Some Definitions of Existentialism
existentialism: n. a philosophic theory emphasizing that man is responsible
for his own actions and free to choose his development and destiny.
The doctrine that existence takes precedence over essence and holding that
man is totally free and responsible for his acts. This responsibility is the
dread and anguish that encompass mankind.
- Webster's New World Dictionary, Second College Edition; William Collins
Publishers, Inc.; Cleveland, Ohio; 1979
A philosophy that emphasizes the uniqueness and isolation of the individual
experience in a hostile or indifferent universe, regards human existence as
unexplainable, and stresses freedom of choice and responsibility for the consequences
of one's acts.
- American Heritage Dictionary of the English Language, Third Edition©
1992 by Houghton Mifflin Company. Electronic version licensed from INSO
More definitions of varying length:
Existentialism holds that each person exists as an individual in a purposeless
universe and that he or she must oppose a hostile environment through the
exercise of free will.
Existentialism is a theory stating that mans individual existence
precedes his essence and stresses his responsibility for fashioning his self.
Existentialism is an introspective humanism or theory of man that holds that
human existence is not exhaustively describable or understandable in either
scientific or idealistic terms and relies upon a phenomenological approach
that emphasizes the analysis of critical borderline situations in mans
life and especially such intensely subjective phenomena as anxiety, suffering
and feelings of guilt in order to show the need for making decisive choices
through a utilization of mans freedom in an uncertain, contingent and
apparently purposeless world.
Existentialism, broadly defined, is a set of philosophical systems concerned
with free will, choice, and personal responsibility. Because we make choices
based on our experiences, beliefs, and biases, those choices are unique to
us and made without an objective form of truth. There are no "universal"
guidelines for most decisions, existentialists believe. Instead, even trusting
science is often a "leap of faith."
Some basic tenets:
Mankind has free will.
Life is a series of choices, creating stress.
Few decisions are without any negative consequences.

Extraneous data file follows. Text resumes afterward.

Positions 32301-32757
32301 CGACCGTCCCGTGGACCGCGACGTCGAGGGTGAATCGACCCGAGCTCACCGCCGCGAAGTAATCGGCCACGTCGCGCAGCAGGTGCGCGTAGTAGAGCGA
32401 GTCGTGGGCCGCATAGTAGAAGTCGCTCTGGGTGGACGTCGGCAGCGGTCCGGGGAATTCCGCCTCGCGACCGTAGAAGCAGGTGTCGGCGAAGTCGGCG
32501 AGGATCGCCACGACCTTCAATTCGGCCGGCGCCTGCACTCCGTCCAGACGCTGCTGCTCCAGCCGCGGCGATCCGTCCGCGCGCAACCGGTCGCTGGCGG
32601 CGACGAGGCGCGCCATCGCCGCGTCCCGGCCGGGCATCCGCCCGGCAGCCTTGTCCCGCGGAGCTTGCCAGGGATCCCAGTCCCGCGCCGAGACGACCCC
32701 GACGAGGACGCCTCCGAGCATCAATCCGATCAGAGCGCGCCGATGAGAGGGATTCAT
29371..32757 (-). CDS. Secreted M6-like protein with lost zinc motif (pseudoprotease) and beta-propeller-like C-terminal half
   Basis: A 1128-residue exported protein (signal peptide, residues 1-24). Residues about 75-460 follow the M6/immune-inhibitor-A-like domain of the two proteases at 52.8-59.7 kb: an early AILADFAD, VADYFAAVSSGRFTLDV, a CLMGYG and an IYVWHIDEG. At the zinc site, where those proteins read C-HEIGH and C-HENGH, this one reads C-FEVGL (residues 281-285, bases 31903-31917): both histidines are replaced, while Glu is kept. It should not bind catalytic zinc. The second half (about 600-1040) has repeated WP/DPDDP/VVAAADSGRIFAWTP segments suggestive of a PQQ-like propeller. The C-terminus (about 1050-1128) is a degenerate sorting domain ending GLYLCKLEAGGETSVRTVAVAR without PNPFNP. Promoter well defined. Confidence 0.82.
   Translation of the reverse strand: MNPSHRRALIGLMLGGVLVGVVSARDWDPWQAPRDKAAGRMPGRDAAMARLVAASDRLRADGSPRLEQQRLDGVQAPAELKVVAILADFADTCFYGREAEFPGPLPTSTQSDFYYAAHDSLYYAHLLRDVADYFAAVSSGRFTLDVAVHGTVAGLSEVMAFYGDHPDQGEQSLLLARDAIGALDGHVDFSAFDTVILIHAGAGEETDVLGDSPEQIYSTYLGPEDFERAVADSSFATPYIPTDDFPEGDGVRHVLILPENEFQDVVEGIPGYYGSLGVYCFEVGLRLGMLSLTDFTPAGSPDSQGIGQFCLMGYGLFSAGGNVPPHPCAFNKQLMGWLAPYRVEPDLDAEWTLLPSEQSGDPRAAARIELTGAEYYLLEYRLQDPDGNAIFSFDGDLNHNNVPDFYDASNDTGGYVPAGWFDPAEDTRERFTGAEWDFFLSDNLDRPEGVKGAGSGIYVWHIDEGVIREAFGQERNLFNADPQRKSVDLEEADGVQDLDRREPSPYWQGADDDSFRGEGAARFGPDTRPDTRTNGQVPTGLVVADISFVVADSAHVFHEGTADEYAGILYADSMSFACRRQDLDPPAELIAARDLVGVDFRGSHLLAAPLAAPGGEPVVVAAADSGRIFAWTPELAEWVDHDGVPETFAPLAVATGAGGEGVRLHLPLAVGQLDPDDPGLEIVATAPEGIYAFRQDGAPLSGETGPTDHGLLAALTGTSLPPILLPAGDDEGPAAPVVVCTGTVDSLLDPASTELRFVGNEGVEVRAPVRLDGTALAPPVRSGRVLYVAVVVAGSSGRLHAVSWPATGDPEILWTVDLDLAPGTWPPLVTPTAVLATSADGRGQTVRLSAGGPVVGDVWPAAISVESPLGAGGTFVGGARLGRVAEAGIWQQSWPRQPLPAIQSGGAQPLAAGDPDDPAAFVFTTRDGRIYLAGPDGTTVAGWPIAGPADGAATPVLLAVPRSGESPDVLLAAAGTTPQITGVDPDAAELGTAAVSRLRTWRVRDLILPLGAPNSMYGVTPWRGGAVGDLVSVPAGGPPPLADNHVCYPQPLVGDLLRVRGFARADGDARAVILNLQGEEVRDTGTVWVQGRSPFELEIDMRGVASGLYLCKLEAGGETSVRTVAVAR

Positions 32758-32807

Some things are irrational or absurd, without explanation.
If one makes a decision, he or she must follow through.
Existentialism became influential in the mid-1900s. World War II (1939-1945)
gave rise to widespread feelings of despair and of separation from the established
order. These feelings led to the idea that people have to create their own values
in a world in which traditional values no longer govern. Existentialism insists
that choices have to be made arbitrarily by individuals, who thus create themselves,
because there are no objective standards to determine choice. The most famous
of the Existentialist philosophers is the French author Jean-Paul Sartre.
- World Book Multimedia Encyclopedia ¬© 2001 by World Book,
Inc. Ivan Soll, Ph.D., Professor of Philosophy, University of Wisconsin,
Existentialism, associated with such thinkers as Kirkegaard, Jaspers, Heidegger,
Sartre [and Woody Allen],
can therefore be seen as an irrationalist revolt against traditional philosophy
rejecting epistemology and the attempt to ground human knowledge. Human beings
are seen as not solely or primarily knowers, but as entities who care, desire,
manipulate, choose and act.
Humans are not detached observers but exist in the world. They are open to the
world in a way that things are not, but without Descartes intermediary
strata of ideas and sensations. Rejecting Descartes' dualism, existentialists
are concerned more with Being than with Knowing. Existentialism sees humankind
as "thrown into existence;" we make ourselves what we are. Therefore,
existentialists dont propose ethics or a set of rules to live by, but
conceive more of a framework for action and choices. There may be no room for